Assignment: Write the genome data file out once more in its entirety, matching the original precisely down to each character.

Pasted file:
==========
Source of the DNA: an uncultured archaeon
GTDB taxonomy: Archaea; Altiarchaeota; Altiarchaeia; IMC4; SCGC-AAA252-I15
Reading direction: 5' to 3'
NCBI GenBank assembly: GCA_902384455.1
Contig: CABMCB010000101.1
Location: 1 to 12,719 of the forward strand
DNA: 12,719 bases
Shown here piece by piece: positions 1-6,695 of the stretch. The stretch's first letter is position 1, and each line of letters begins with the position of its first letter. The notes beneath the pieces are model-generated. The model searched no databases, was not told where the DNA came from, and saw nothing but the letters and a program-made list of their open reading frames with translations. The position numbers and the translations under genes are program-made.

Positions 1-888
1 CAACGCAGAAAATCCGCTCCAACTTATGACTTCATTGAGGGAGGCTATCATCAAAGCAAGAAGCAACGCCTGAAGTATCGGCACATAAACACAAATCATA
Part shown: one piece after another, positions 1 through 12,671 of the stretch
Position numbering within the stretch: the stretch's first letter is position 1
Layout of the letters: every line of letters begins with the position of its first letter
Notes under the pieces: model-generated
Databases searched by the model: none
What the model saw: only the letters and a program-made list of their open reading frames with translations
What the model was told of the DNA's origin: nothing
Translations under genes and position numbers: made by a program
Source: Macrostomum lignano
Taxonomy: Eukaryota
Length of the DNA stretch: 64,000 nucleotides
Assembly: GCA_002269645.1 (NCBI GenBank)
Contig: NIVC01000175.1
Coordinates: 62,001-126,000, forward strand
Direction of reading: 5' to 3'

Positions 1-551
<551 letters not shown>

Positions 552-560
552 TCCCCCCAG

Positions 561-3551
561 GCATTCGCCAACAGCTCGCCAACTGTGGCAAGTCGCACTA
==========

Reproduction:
Source of the DNA: an uncultured archaeon
GTDB taxonomy: Archaea; Altiarchaeota; Altiarchaeia; IMC4; SCGC-AAA252-I15
Reading direction: 5' to 3'
NCBI GenBank assembly: GCA_902384455.1
Contig: CABMCB010000101.1
Location: 1 to 12,719 of the forward strand
DNA: 12,719 bases
Shown here piece by piece: positions 1-6,695 of the stretch. The stretch's first letter is position 1, and each line of letters begins with the position of its first letter. The notes beneath the pieces are model-generated. The model searched no databases, was not told where the DNA came from, and saw nothing but the letters and a program-made list of their open reading frames with translations. The position numbers and the translations under genes are program-made.

Positions 1-888
1 CAACGCAGAAAATCCGCTCCAACTTATGACTTCATTGAGGGAGGCTATCATCAAAGCAAGAAGCAACGCCTGAAGTATCGGCACATAAACACAAATCATA
Part shown: one piece after another, positions 1 through 12,671 of the stretch
Position numbering within the stretch: the stretch's first letter is position 1
Layout of the letters: every line of letters begins with the position of its first letter
Notes under the pieces: model-generated
Databases searched by the model: none
What the model saw: only the letters and a program-made list of their open reading frames with translations
What the model was told of the DNA's origin: nothing
Translations under genes and position numbers: made by a program
Source: Macrostomum lignano
Taxonomy: Eukaryota
Length of the DNA stretch: 64,000 nucleotides
Assembly: GCA_002269645.1 (NCBI GenBank)
Contig: NIVC01000175.1
Coordinates: 62,001-126,000, forward strand
Direction of reading: 5' to 3'

Positions 1-551
<551 letters not shown>

Positions 552-560
552 TCCCCCCAG

Positions 561-3551
561 GCATTCGCCAACAGCTCGCCAACTGTGGCAAGTCGCACTA